"You have only the one working pair?" Hercules questioned carefully.

"Those wings don't last very long. The wax melts and they fall apart. Of course, the people expect my father to simply make more. How many feathers can one man gather?"

Hercules grinned. "Then I have an idea." Hercules studied the Minotaur.

"I do not like that idea. Whatever it is, I won't do it," cautioned the Minotaur.

Hercules laughed. "I wasn't thinking of you."

"Good," growled the Minotaur.

"I was thinking of Pegasus." Pegasus was a magical, flying horse. He was also one of Hercules' closest friends. "His wings are not made of wax. He can fly really high and really fast. You are absolutely positive that you have only one pair of working wings right now?" Hercules asked Icarus again.

"I'm positive. People have tried to make them, but only my father's wings work. He really is the best architect in the world."

 Hercules rubbed his hand together. He laughed. "This is going to be so much fun! I know exactly how to solve this. We need to drop the Minotaur into the ocean from a very great height, while everyone on the island is watching. Stop glaring at me, Minotaur."

"Drop me in the ocean?  From a very great height? In shark invested waters?" the Minotaur shrieked. "It would kill me."

"Not if we use nets," Hercules reassured him. "I'll have Pegasus lift you up and drop you in the ocean far from shore, behind some high rocks if possible, so people will think you died from the fall or drowned in the ocean. It doesn't really matter."

"Not to you perhaps," the Minotaur snorted.

We're going to need a boat," Hercules realized. "Prince Theseus of Athens has a whole fleet of boats. He owes me a favor."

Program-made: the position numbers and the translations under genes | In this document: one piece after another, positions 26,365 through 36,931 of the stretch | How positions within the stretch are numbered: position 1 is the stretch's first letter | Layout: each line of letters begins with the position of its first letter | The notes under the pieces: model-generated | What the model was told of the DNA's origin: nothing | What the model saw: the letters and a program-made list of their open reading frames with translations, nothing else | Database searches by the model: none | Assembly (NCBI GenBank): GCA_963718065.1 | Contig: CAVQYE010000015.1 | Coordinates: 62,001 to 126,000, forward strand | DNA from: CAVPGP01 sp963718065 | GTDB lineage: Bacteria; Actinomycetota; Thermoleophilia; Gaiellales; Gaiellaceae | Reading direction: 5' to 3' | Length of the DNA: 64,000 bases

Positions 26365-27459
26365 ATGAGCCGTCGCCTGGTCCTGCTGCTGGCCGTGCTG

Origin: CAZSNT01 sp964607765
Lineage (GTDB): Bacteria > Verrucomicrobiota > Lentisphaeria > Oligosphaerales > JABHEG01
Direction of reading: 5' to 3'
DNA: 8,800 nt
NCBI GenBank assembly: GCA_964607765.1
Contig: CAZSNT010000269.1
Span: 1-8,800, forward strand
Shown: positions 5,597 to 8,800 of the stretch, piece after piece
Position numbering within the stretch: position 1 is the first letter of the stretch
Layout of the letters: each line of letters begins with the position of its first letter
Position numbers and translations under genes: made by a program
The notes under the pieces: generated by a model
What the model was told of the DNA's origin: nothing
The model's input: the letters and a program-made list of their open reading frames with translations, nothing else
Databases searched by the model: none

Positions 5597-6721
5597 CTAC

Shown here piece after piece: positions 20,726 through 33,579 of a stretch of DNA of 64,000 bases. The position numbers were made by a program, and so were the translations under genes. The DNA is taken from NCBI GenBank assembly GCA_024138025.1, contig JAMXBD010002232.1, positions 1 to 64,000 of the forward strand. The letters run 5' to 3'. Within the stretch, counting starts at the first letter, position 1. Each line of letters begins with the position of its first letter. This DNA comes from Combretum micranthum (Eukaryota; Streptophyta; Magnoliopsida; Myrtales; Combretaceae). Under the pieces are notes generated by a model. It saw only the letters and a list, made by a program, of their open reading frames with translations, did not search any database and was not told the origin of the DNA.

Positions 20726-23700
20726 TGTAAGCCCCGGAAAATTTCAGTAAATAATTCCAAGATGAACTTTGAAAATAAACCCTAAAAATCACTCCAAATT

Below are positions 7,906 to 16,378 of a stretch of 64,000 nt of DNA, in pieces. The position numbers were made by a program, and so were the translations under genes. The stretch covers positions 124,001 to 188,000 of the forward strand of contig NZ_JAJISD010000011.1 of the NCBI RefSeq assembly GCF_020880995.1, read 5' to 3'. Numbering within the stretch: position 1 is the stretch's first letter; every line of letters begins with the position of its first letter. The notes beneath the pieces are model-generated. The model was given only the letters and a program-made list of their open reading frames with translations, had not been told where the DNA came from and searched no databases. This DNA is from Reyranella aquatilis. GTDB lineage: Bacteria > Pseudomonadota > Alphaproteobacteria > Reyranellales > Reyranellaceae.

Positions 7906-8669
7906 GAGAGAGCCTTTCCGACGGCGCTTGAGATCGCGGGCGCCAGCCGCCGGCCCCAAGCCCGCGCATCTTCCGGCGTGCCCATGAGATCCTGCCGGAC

"I'm not doing this," the Minotaur repeated in a very firm voice.

"And lots of nets," Hercules added. "Strong ones. So we can catch the Minotaur when he falls to his supposed death. I'll get those from Athens, too."

The Minotaur glared Hercules.

"Will you stop worrying. We'll catch you before you ever get near the water. It will be fun! How often do you get to go flying with Pegasus?" Hercules turned to Icarus. "Your job, Icarus, is to get the people looking up at the sky so they can see Pegasus flying away with the Minotaur. You are going to have to sound the alarm that the monster is escaping. They have to see him drop into the ocean from a great height. That way, they'll think he's dead."

"Most of his plans are crazy," the Minotaur told Icarus. "They never work."

"While everyone is watching the Minotaur fall to his supposed death," Hercules continued, "you and your father can swim out to the boat and escape. Make sure you destroy that last pair of wings before you leave. We certainly do not want anyone following us."

"It's brilliant," cried Icarus.

"I AM NOT DOING THIS!" shouted the Minotaur.

But, of course, he did. Hercules had to point out several times how Hercules had risked his life to rescue the Minotaur in the first place. Fortunately for everyone, Hercules' plan worked perfectly.

Hercules made a deal with Pegasus, the magical flying horse, to owe Pegasus one favor.

Theseus, the prince of Athens, gladly loaned Hercules a boat. And nets, lots of nets, provided he got to with him as it sounded like a great deal of fun. Prince Theseus had never met the incredible Pegasus, the flying horse. He was quite excited about the opportunity.

Things went off exactly as planned, even better, as the Minotaur screamed all the way down when Pegasus dropped him from a great height into the nets below. It was most convincing. King Minos was broken hearted, but cheers went up all over Crete as word spread that the horrible monster was dead.

On the boat ride home, Icarus and his father kept thanking Hercules over and over as they sailed back to Greece. Icarus' father, the famous inventor, promised Hercules one future invention in payment for being rescued. Icarus and his father were a bit star struck with the presence of Prince Theseus, but soon realized he was a great fellow, in spite of being a prince. They thanked him over and over, too. They would have gratefully thanked the Minotaur as well, but the Minotaur was pouting at the far end of the boat and refused to talk to anyone.

Hercules called this case "The Very Inventive Rescue" and filed it proudly away with a rapidly growing stack of Case Files from the Hercules Detective Agency.